Studies in Beethoven Bibliography: A History and List of the "Lost Berlin" Beethoven Music Manuscripts

By Elliott, Patricia | The Beethoven Newsletter, Spring 1990 | Go to article overview

Studies in Beethoven Bibliography: A History and List of the "Lost Berlin" Beethoven Music Manuscripts


Elliott, Patricia, The Beethoven Newsletter


I

Introduction

Nearly fifteen years ago, the world learned that many rare music manuscripts which had disappeared in World War II had surfaced in Poland. The news electrified the music community, for among these manuscripts were masterpieces of Western Classical music in the hands of the greatest German composers of the eighteenth and nineteenth centuries. Among these treasures were numerous cantatas of J. S. Bach; W.A. Mozart's Magic Flute, Cosi fan tutte (Act 1), Idomeneo (one act), and Figaro (Acts 3-4); and Mendelssohn's Violin Concerto and Elijah).1 The collection was especially rich in Beethoven, including his autographs for the Seventh and Ninth Symphonies, the third movement of the Eighth; the "Archduke" Trio; the first two movements of the String Quartet in E-flat, Opus 127, the first movement of the Quartet in B-flat, Opus 130, all hut the fourth movement of the Quartet in C-sharp, Opus 131, and the Grosse Fuge, Opus 133; the Third Fortepiano Concerto; and many sketches and letters. Evacuated from the Berlin library in 1941, these manuscripts had for all intents and purposes been lost until 1977.

The Beethoven Center recently became one of the few libraries in the west to acquire microfilms of some of the Beethoven manuscripts (see the list that follows). This exciting new acquisition prompts me to recount the fascinating story of the manuscripts' exodus from Berlin, their subsequent mysterious disappearance, the nearly thirty-year search to locate them, and the manuscripts' appearance in Krakow at the Biblioteka Jagiellonska. Given the discussions currently underway planning for the reunification of Germany, it seems an appropriate time to recount what we know of the odyssey of the Beethoven manuscripts which were in Berlin before 1941.

The story is one that that has been told most recently by Nigel Lewis in his meticulous and engaging book Paperchase/Mozart, Beethoven, Bach: the Search For Their Lost Music (London: Hamish Hamilton, 1981). The most frustrating aspect of the book is that Lewis did not publish a list of the "lost" manuscripts he was discussing. To find a list, musicians and scholars have turned to earlier articles by Richard S. Hill (1946),2 Carleton Smith (1968)/and Peter Whitehead (1976).' Their lists, however, all disagreed slightly because information was taken from inventories of the Berlin library compiled either before and during the war, or before the manuscripts surfaced in Krakow. Information in Beethoven's thematic catalog and its supplement citing the location of the manuscripts is incorrect. Because the manuscripts were considered to be part of the East Berlin collection even if they were not physically there, the 1955 Kinsky-Halm thematic catalog of Beethoven's works listed the East Berlin library (at that time called the Öffentliche Wissenschaftliche Bibliothek, later to be renamed the Deutsche Staatsbibliothek) as owner.5 The 1978 Beiträge zur Beethoven-Bibliographie updaied this information in a list compiled by Rudolf Elvers and Hans-Günter Klein of the West Berlin library. They listed the Beethoven holdings of the East and West Berlin libraries as they existed in the mid-1970s, noting that each of the lost manuscripts "gilt als noch verschollen" (should "be considered still missing").6 Apparently a few librarians in both East and West Berlin knew of the disposition of the "lost" manuscripts before 1977 but could not speak openly about their whereabouts because of the sensitive political nature of the situation.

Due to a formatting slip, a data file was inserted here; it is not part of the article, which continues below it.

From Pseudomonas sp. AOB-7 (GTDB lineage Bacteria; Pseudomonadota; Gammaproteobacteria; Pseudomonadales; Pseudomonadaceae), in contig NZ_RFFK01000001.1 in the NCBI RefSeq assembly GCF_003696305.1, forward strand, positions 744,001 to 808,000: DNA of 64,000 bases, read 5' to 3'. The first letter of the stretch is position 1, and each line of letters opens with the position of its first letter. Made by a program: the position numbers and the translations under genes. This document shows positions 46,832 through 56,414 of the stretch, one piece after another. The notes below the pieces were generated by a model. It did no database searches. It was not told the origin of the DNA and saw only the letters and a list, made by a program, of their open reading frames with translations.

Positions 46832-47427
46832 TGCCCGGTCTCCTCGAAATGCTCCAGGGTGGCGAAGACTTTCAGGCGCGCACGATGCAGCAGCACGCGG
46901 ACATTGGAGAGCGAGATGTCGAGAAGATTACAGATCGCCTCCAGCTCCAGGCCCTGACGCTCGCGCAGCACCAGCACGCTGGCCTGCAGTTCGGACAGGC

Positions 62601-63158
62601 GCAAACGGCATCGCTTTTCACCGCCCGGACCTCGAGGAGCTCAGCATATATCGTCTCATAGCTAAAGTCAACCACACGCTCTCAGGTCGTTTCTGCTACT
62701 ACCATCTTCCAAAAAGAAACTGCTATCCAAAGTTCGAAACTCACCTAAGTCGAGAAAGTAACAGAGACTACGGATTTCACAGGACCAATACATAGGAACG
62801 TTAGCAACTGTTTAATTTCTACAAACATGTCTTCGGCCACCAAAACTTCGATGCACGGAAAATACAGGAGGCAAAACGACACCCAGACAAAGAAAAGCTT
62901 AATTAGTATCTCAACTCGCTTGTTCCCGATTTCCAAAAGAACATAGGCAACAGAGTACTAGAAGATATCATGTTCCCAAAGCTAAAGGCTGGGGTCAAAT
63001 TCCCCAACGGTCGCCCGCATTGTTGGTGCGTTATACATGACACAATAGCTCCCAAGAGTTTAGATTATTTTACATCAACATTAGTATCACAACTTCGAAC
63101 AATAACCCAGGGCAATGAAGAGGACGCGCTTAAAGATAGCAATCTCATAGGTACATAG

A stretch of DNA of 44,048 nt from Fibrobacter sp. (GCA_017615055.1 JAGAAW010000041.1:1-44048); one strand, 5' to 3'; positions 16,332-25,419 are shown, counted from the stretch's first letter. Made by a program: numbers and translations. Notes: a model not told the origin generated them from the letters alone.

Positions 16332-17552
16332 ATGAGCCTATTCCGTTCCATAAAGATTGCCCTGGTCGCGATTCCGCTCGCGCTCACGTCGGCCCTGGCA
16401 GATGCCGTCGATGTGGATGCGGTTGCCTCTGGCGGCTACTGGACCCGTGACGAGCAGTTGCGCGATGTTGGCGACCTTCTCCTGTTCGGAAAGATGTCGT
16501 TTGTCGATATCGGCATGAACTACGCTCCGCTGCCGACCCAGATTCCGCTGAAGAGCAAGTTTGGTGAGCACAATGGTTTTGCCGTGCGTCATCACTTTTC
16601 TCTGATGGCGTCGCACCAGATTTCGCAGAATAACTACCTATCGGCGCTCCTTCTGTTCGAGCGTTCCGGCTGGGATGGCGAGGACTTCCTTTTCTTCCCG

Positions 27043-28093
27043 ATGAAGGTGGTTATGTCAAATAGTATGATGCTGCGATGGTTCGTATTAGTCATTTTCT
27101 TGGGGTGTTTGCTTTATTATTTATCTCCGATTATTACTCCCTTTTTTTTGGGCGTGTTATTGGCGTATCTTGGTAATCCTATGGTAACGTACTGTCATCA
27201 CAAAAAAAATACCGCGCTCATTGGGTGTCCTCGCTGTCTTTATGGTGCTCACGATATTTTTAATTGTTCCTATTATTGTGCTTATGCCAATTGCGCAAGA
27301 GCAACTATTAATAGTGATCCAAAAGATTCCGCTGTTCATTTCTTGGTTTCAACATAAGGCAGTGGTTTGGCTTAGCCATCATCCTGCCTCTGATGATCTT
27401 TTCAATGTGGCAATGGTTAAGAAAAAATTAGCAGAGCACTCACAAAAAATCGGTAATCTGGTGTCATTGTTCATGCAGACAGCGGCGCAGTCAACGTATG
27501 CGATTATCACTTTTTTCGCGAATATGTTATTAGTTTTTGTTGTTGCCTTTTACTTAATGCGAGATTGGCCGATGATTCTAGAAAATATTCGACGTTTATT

From inquiries made to the Beethoven Center, it is apparent that the present location of the Beethoven manuscripts has not yet filtered down to musicians and scholars. The list published in this article, compiled by Dr. Alan Tyson during a visit to Krakow, is believed to be the first to include information provided directly from the current holding library, the Biblioteka Jagiellonska, and can be used to update the 1955 Kinsky-Halm catalog and Dorfmüller's 1978 supplement. …

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